The defendants filed a motion to dismiss the indictment on the grounds that the Coast Guard had information in their possession indicating the boat was not a vessel without nationality within the meaning of the plain text of the MDLEA.

While the Coast Guard stated that no registration documentation was provided to them prior to contacting the Guatemalan government, they claim they later found registration documents on the ship. The defendants on the other hand claim that the Coast Guard officers had the registration documents before it asked Guatemala about the boat’s registry.

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In U.S. v Wright the defendant Wright pled guilty to conspiracy to commit wire fraud and aggravated identity theft by filing fraudulent tax returns in the name of identity theft victims in order to obtain the refunds in violation of 18 USC §1349 and possessing 15 or more counterfeit and unauthorized access devised with the intent to defrauds in violation of 18 USC §1029. Other counts involved possession of names and social security number of five different people. The factual proffer of the plea agreement revealed that the IRS discovered fraudulent returns coming from the same Interne Protocol (IP) address what turned out to belong to a Florida apartment that was rented by Wright. The IRS agents executed a search warrant at the apartment where they found person identifying information PII for thousands of people in a number of places in the apartment. After seizing and analyzing the documents, the IRS determined there were 12,124 identities, 331 debit of credit cards containing account information and 2,090 identities found on the computers and flash drive.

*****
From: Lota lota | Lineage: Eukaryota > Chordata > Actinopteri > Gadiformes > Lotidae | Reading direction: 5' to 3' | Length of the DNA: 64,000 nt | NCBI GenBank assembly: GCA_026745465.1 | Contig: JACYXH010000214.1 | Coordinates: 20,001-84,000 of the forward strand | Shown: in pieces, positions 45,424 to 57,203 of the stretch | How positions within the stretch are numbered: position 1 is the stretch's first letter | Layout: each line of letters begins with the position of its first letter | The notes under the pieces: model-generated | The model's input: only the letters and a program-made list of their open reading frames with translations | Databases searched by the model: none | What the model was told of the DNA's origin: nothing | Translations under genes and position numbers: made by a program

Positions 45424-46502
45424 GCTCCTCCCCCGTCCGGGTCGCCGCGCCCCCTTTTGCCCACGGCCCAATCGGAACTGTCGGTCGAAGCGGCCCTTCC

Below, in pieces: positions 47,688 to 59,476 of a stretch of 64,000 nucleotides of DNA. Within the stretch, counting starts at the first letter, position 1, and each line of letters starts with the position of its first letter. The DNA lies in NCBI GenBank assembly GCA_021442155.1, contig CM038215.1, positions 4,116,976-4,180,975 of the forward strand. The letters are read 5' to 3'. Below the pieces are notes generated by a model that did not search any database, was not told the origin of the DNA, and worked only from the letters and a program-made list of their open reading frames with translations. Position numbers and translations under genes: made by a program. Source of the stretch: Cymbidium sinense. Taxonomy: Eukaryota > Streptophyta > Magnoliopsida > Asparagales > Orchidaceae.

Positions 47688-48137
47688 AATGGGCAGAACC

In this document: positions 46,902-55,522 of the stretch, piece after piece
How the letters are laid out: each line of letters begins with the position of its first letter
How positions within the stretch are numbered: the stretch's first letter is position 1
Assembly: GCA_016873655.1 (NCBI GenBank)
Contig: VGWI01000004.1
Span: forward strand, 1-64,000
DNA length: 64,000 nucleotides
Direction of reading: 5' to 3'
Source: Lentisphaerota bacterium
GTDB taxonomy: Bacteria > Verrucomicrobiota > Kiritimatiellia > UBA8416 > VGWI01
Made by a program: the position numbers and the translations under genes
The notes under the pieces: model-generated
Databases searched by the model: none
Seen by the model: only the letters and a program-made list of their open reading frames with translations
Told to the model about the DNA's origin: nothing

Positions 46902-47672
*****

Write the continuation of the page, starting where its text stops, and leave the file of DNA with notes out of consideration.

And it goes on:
The district court sentenced Wright to 84 months. Because the intended loss on all the tax returns totaled $868,472 plus an additional $6,905,500 representing $500 for each of the 13,811 remaining compromised identities found in the apartment. The issue on appeal was whether the loss amount calculated for determining Wright’s sentencing should the $500 amount for each of the remaining 13,811 compromised identities. The appeals court refined the issued by asking whether the 13,311 compromised identities qualified as “access devises” under any part of the definition for access devices as given in the sentencing guidelines. While the court of appeals found the 331 debit or credit cards and numerous social security number are access devises, the question became whether the other thousands of compromised identities which were described only as “personal identifying information.”